If dt 0, the resultant set is determined as follows:

{t: exists k in Z (t = t0 + k dt, t0 <= t <= tf)}

Otherwise, if dt 0, the resultant set is determined as follows:

{t: exists k in Z (t = t0 + k dt, tf <= t <= t0)}

#### Indexing expressions

If the primary set expression is an indexing expression, the resultant set is determined as described in Section “Indexing expressions and dummy indices” (see above).

#### Iterated expressions

Iterated set expression is a primary set expression, which has the following syntactic form:

setof indexing-expression integrand

where indexing-expression is an indexing expression which introduces dummy indices and controls iterating, integrand is either a single numeric or symbolic expression or a list of numeric and symbolic expressions separated by commae and enclosed in parentheses.

If the integrand is a single numeric or symbolic expression, the resultant set consists of 1-tuples and is determined as follows:

{x: (i1, ..., in) in D},

where x is a value of the integrand, i1, ..., in are dummy indices introduced in the indexing expression, D is the domain, a set of n-tuples specified by the indexing expression which defines particular values assigned to the dummy indices on performing the iterated operation.

If the integrand is a list containing m numeric and symbolic expressions, the resultant set consists of m-tuples and is determined as follows:

{(x1, ..., xm): (i1, ..., in) in D},

where x1, ..., xm are values of the expressions in the integrand list, i1, ..., in and D have the same meaning as above.

#### Conditional expressions

Conditional set expression is a primary set expression that has the following syntactic form:

if b then X else Y

where b is an logical expression, X and Y are set expressions, which must define sets of the same dimension.

The resultant value of the conditional expression depends on the value of the logical expression that follows the keyword if. If it takes on the value true, the resultant set is the value of the expression that follows the keyword then. Otherwise, if the logical expression takes on the value false, the resultant set is the value of the expression that follows the keyword else.

#### Parenthesized expressions

Any set expression may be enclosed in parentheses that syntactically makes it primary set expression.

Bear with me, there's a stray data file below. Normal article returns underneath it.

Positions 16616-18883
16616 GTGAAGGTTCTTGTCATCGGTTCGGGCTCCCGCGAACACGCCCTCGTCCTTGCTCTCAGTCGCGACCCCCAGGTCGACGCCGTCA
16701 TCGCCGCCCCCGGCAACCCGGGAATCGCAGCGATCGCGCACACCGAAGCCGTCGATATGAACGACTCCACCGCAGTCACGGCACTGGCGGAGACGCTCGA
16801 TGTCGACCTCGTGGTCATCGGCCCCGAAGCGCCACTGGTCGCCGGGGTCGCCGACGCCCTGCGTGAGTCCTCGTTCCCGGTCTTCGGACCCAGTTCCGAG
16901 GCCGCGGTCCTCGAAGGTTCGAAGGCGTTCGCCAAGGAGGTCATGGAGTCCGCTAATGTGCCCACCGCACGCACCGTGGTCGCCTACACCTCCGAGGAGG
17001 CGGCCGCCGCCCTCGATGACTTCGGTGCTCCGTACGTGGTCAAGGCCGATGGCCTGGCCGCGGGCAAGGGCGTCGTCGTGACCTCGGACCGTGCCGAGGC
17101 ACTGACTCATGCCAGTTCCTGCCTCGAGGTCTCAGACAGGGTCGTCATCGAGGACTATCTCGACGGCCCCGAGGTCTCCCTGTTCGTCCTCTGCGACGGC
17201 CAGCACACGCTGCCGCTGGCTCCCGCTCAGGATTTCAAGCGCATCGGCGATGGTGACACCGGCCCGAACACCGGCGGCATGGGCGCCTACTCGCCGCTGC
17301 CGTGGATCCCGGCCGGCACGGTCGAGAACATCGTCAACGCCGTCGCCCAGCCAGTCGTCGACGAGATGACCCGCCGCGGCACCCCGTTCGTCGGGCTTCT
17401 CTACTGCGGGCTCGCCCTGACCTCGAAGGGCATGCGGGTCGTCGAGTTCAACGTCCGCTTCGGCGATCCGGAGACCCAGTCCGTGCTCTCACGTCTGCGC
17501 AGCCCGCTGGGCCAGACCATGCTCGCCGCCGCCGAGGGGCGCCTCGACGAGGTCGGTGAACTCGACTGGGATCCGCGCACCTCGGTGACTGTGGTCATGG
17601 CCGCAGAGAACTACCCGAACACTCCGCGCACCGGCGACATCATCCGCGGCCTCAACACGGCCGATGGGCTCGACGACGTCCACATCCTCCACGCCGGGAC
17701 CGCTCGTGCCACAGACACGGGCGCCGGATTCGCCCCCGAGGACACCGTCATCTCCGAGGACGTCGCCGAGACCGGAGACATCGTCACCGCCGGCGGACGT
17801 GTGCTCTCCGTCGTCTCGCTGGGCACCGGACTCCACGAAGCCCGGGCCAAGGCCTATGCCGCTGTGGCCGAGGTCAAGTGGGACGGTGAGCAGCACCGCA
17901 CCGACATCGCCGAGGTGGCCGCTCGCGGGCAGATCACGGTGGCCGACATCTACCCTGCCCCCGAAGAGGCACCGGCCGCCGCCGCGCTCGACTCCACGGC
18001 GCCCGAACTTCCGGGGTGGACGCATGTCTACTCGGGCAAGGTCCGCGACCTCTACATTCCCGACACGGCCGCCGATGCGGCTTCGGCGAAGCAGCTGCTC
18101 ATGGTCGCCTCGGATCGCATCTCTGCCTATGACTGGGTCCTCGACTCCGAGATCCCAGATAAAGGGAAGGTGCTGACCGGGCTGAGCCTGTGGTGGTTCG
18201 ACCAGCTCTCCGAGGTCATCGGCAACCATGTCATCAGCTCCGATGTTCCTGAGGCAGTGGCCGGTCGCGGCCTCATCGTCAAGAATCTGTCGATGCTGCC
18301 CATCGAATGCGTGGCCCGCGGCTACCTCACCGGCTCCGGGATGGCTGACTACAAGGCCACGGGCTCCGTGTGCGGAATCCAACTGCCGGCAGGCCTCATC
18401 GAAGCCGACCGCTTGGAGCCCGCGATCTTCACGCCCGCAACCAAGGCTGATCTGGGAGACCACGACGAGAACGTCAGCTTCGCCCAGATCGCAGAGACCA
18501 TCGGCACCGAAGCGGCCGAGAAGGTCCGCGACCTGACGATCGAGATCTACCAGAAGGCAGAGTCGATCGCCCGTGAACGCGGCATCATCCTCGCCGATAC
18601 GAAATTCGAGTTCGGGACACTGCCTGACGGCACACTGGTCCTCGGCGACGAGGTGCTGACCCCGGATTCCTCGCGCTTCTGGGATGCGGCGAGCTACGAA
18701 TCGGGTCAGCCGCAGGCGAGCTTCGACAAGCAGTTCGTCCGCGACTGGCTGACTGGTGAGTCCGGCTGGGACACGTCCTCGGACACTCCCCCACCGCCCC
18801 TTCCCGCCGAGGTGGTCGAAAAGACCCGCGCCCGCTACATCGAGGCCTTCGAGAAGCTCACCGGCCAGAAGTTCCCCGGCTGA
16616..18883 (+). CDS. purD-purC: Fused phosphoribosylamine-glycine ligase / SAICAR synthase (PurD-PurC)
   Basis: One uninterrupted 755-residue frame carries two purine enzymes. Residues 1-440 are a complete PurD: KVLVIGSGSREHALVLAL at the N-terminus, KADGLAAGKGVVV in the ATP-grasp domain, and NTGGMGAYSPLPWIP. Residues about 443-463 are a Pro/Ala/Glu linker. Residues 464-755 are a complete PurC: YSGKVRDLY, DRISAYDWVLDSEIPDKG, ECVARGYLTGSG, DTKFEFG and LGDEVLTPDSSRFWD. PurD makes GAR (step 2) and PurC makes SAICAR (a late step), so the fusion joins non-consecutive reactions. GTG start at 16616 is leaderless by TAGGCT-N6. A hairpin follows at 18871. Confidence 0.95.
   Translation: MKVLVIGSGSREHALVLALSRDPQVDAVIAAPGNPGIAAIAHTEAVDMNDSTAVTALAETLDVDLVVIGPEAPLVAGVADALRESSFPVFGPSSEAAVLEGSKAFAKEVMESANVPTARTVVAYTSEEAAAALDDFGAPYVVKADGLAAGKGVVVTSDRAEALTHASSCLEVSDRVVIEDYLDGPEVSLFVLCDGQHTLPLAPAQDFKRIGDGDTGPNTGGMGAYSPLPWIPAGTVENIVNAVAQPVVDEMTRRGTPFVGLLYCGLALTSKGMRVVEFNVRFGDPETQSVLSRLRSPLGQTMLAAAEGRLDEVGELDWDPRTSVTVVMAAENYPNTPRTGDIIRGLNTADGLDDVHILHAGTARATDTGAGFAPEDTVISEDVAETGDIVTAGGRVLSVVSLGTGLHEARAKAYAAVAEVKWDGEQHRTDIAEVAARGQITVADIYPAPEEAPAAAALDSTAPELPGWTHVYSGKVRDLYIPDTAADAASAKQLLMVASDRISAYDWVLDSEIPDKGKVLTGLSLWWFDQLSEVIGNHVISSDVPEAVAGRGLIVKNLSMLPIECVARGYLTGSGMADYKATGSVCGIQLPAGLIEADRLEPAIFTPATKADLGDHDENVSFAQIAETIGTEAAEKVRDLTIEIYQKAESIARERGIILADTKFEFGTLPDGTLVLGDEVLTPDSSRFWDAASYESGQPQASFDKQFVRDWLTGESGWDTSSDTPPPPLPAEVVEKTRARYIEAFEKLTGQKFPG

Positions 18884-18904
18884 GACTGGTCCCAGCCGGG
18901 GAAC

Parentheses may be used in set expressions, as in algebra, to specify the desired order in which operations are to be performed. Where parentheses are used, the expression within the parentheses is evaluated before the resultant value is used.

The resultant value of the parenthesized expression is the same as the value of the expression enclosed within parentheses.

#### Set operators

In MathProg there are the following set operators, which may be used in set expressions:

 X union Y union X diff Y difference X symdiff Y symmetric difference X inter Y intersection X cross Y cross (Cartesian) product

where X and Y are set expressions, which must define sets of the identical dimension (except for the Cartesian product).

If the expression includes more than one set operator, all operators are performed from left to right according to the hierarchy of operations (see below).

The resultant value of the expression, which contains set operators, is the result of applying the operators to their operands.

The dimension of the resultant set, i.e. the dimension of n-tuples, of which the resultant set consists of, is the same as the dimension of the operands, except the Cartesian product, where the dimension of the resultant set is the sum of dimensions of the operands.

#### Hierarchy of operations

The following list shows the hierarchy of operations in set expressions:

 Operation Hierarchy Evaluation of numeric operations 1st-7th Evaluation of symbolic operations 8th-9th Evaluation of iterated or “arithmetic” set (setof, ..) 10th Cartesian product (cross) 11th Intersection (inter) 12th Union and difference (union, diff, symdiff) 13th Conditional evaluation (if ... then ... else) 14th

This hierarchy is used to determine which of two consecutive operations is performed first. If the first operator is higher than or equal to the second, the first operation is performed. If it is not, the second operator is compared to the third, etc. When the end of the expression is reached, all of the remaining operations are performed in the reverse order.

Next: , Previous: Set expressions, Up: Expressions